In 1975, actor Leon Vitali, after having appeared primarily in British TV shows, found himself cast in Stanley Kubrick’s Barry Lyndon as Lord Bullingdon. For an actor in 1975, landing a prominent role in a Kubrick film was a major step to stardom. For Vitali, it led somewhere far more interesting than acting fame.
Vitali and Kubrick hit it off on the set of Barry Lyndon. Kubrick liked Vitali’s work so much that he wrote him into more scenes than originally planned. Vitali was thrilled. But even more thrilling, and, to him, having worked only in television and on a couple of small films, fascinating, was witnessing the scope of Kubrick’s production. The number of people involved. The number of artists, of technicians, all answering to Kubrick, all devoted to bringing Kubrick’s vision to life. This, thought Vitali, is what I want to do.
He told Kubrick that he wanted to work for him behind the scenes on future films. Kubrick told him to study up and get back to him. So, on Vitali’s next film—he was offered many roles following Barry Lyndon’s release—he asked if he could hang out in the editing room, unpaid, and learn how the final product was put together.
Eventually Vitali wrote Kubrick detailing what he’d been studying. Kubrick responded by sending Vitali a book: The Shining. Read it, said Kubrick. When he had, Kubrick asked him what he thought. Vitali thought it would make a great movie. So Kubrick told him to fly to America and find a child actor to play Danny Torrance.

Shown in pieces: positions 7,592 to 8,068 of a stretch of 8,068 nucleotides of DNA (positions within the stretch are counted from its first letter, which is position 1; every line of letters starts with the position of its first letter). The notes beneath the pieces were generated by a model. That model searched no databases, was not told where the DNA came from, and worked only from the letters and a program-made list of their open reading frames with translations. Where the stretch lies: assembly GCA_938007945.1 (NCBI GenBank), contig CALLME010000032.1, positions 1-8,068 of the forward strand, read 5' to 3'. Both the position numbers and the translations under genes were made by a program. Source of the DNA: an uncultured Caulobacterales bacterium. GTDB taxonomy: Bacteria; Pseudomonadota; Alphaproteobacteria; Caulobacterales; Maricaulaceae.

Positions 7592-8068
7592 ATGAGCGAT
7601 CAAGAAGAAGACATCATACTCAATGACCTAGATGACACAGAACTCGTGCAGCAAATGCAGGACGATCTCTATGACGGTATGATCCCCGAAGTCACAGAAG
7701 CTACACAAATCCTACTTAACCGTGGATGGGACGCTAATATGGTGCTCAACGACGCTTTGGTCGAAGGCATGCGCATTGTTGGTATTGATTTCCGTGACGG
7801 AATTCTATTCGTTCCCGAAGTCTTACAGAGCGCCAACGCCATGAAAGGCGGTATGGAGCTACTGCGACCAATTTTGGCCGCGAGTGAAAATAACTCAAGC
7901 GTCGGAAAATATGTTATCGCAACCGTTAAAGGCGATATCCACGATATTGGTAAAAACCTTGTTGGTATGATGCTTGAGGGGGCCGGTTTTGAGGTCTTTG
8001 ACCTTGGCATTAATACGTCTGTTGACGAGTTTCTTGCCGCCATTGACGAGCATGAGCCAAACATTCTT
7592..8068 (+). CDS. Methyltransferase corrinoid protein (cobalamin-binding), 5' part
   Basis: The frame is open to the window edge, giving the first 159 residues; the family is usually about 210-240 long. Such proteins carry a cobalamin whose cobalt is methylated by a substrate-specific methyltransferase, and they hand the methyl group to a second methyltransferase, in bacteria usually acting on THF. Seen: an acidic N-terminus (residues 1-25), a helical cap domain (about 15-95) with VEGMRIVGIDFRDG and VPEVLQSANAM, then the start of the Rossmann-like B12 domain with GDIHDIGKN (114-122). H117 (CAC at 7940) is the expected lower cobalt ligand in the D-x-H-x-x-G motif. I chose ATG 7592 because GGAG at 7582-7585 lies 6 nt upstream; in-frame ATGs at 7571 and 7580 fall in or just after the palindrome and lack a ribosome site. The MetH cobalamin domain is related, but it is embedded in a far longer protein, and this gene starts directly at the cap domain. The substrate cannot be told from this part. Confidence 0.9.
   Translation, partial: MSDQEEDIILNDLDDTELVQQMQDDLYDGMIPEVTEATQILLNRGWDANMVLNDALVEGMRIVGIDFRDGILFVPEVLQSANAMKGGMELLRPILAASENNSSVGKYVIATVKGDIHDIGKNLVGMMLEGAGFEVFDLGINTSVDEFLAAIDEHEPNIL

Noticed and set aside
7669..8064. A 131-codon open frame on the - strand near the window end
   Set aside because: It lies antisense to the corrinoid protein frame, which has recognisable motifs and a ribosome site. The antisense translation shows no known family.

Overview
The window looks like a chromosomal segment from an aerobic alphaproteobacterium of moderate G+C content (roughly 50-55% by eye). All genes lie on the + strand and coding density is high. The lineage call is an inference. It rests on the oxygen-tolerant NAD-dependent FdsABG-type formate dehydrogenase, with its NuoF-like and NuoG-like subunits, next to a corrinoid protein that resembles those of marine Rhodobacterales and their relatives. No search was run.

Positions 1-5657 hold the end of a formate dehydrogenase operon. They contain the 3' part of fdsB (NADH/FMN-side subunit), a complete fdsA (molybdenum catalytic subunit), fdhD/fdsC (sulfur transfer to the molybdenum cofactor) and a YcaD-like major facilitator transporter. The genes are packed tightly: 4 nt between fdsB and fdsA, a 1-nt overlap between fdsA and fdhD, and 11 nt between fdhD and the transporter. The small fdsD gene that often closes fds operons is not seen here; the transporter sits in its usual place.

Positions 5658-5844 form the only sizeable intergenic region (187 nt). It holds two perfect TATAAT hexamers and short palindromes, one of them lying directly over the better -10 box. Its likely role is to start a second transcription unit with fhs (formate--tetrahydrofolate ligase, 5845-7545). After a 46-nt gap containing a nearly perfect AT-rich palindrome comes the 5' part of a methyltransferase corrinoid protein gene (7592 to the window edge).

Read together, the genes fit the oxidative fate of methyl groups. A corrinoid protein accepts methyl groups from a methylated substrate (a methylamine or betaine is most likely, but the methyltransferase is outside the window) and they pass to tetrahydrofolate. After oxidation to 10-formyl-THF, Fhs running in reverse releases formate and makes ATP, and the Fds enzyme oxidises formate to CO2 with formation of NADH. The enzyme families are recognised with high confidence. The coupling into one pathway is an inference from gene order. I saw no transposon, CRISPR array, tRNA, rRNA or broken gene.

And thus, Vitali became Kubrick’s right-hand man until and beyond Kubrick’s death.
Filmworker—the job description Vitali gave himself—details Vitali’s working relationship with Kubrick on The Shining, Full Metal Jacket, and Eyes Wide Shut, and it’s a lovely story about the love of movies and the power of genuis. It’s directed by Tony Zierra, who stumbled onto Vitali’s story while working on another Kubrick-related documentary, and decided Vitali merited a movie of his own.
Kubrick had a passion for details, as is well known. He was a perfectionist. An extreme one. He was of the opinion, reasonable from his perspective, that no one else cared as much as he did. When someone did, in fact, provide a high level of artistic work for him, his opinion didn’t change—however much someone did, they could always do more. So, doing one’s best for Kubrick only meant you’d now have to do better.
In Vitali’s case, this meant that, once Kubrick came to trust him, he relied on Vitali for everything and anything. Vitali typically worked 14 hour days for Kubrick. And that was just on set or at Kubrick’s house. Back home, Vitali kept right on working. Being a trusted creative confidante of Kubrick’s was to give up your life for his.
Another recent film, S is for Stanley (2015), tells a similar story, about Kubrick’s loyal chauffeur and assistant, Emilio D’Alessandro. But in that film, Kubrick remains in the background. It is instead the story of a very charming Italian immigrant unstudied in the ways of cinema who stumbled into 30 years of service to a master filmmaker. There’s little about Kubrick’s movies in it. What one does come to learn, however, is that once Kubrick takes you in, you’re his, for life.